Make It Easier to Paint a Ceiling
Painting a ceiling has to be one of the hardest painting jobs to tackle but if done right it doesn't need to be hard work.
When anyone thinks of painting a ceiling, the first thought that comes to mind is an aching body. Your arms and shoulder ache, your neck hurts and you are covered from head to toe in paint spatter. Most definitely not something to look forward to and is the main reason why many hate painting a ceiling. But painting a ceiling doesn't have to be a difficult task if you do it right and we have a few practical tips to make painting a ceiling easier.
1. Dressed for success
Painting a ceiling doesn't require that you dress for a day out but more put on something comfortable and casual that you don't mind getting covered in paint spatter. A headscarf or cap should be worn to protect your hair from paint drops and safety glasses are optional but will reduce the risk of getting paint in your eyes.
2. Use a stepladder
I have seen instances where people stand on a dining table or chair to reach a ceiling but ultimately there is nothing better than using a stepladder. Making do with something else to stand on is not conducive to a successful painting project and could end up in disaster more than anything else. If you don't own a stepladder, consider investing in one, ask a neighbour if they have one or hire one for the day.
A stepladder is easy to move around as you paint areas of the ceiling, and you can adjust your height to paint a low or high ceiling. You are also going to need proper support when you need to 'cut-in' around the edges between the wall and ceiling, so you might as well be comfortable while you do it.
GOOD TO KNOW: If you need to paint the ceiling in a double volume room, you might want to consider hiring a scaffolding platform for the job.
3. Have the right tools
As with any job you do in and around the home, having the right tools makes all the difference. You wouldn't want to assemble furniture using only a screwdriver instead of a drill driver, so why waste your time and effort not using the right painting tools.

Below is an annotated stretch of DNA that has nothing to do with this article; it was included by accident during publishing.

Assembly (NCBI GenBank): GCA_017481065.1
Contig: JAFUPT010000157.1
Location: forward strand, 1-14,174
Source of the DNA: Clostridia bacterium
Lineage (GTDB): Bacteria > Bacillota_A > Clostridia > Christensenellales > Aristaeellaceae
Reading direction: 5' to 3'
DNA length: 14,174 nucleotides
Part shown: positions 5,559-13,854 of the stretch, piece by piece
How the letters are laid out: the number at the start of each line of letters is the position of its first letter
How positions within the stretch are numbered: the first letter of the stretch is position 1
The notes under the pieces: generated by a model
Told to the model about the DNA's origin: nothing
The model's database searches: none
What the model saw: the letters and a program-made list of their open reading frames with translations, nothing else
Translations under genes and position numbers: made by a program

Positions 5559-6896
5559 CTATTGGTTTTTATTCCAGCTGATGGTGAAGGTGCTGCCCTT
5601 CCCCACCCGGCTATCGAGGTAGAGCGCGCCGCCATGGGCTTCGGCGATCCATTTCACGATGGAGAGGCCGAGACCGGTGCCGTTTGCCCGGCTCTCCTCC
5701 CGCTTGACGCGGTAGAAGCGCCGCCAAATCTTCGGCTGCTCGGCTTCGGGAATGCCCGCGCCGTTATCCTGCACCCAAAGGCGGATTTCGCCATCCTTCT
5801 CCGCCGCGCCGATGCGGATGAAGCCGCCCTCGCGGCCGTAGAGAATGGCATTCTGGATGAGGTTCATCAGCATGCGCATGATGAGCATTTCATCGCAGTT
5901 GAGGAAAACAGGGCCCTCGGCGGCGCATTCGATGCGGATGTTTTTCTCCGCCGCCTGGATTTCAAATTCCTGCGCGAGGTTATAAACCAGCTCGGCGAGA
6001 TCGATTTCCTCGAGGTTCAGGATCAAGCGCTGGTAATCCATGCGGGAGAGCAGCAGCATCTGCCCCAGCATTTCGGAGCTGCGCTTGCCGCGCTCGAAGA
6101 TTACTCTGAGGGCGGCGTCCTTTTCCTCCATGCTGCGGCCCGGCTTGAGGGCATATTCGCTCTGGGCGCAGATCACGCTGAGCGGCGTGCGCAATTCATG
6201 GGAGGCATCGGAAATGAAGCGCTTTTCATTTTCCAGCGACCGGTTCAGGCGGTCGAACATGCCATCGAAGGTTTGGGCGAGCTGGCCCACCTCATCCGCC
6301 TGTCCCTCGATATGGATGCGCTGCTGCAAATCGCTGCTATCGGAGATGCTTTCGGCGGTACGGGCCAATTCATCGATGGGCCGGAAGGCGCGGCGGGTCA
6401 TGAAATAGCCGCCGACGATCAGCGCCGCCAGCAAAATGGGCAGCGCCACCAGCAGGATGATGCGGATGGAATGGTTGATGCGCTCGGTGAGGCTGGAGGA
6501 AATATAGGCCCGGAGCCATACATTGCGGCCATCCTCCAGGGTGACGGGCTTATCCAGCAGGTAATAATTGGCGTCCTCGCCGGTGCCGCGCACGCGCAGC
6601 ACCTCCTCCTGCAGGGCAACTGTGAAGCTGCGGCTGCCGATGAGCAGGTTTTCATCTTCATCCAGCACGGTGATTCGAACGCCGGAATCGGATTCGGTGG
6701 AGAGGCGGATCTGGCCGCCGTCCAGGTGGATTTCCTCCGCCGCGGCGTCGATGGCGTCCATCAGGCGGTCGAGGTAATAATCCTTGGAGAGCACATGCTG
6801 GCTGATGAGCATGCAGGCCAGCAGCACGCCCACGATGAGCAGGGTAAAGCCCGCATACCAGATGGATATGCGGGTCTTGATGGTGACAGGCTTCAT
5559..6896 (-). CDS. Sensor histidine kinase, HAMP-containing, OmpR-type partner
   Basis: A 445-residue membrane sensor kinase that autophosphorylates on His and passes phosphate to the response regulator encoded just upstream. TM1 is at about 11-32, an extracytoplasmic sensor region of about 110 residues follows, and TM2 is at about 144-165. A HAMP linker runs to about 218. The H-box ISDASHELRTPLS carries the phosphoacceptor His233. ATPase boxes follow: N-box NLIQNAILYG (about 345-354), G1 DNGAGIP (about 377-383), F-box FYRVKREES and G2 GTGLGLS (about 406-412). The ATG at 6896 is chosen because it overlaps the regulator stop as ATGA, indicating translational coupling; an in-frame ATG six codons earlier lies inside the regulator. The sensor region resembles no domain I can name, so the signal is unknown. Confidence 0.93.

- Paint Roller
Using the proper paint roller for the type of ceiling is important and the difference between a job finished quickly or one that requires more coats of paint. For a smooth ceiling use a short pile roller and for a textured or popcorn ceiling using a paint roller with a longer pile. This applies to painting walls as well.
As with the paint roller, using a quality paintbrush is essential. There can be nothing worse than sitting at the top of a ladder having to pick bristles or hairs out of the paint you just applied. Buy quality and make the job easier. You will only need one paintbrush when painting a ceiling and that is one that has angled bristles to do what is called 'cutting in' around the edge of the ceiling. This means that you use a paintbrush rather than a paint roller to do the outside edge of the ceiling.
- Paint Tray or Paint Bucket
Rather than use a regular paint tray, invest in one that can be hung or fitted onto your ladder. That way, you won't have to go up and down the ladder to reload the paint roller with paint. Alternatively, buy an extension pole for your paint roller so that you can easily dip it into the paint tray while on the ladder.
Eliminate the need to go up and down the stepladder to reload your paint roller by using a paint bucket that you will find at your nearest Builders store.
4. Prevent Paint Spatters and Spills
I used to be one of those decorators that believed I could never make a mess when painting. It was after spending too much time cleaning up paint spatters everywhere that I finally realised that getting everything sorted before you start makes clean up easy and prevents paint spatter and spills from damaging fittings and fixtures.
Using a drop cloth is far more effective at containing paint spatter than anything else and protects fitted furniture and floors. I prefer to use a canvas drop cloth that Builders sells since a plastic one easily transfers paint spatter to your shoes and you end up leaving paint footprints everywhere, or worse, the paint runs off the plastic drop cloth, defeating the whole purpose of using a drop cloth in the first place.
Recycle a plastic bottle or container to make a spatter guard / shield for a paintbrush or paint roller.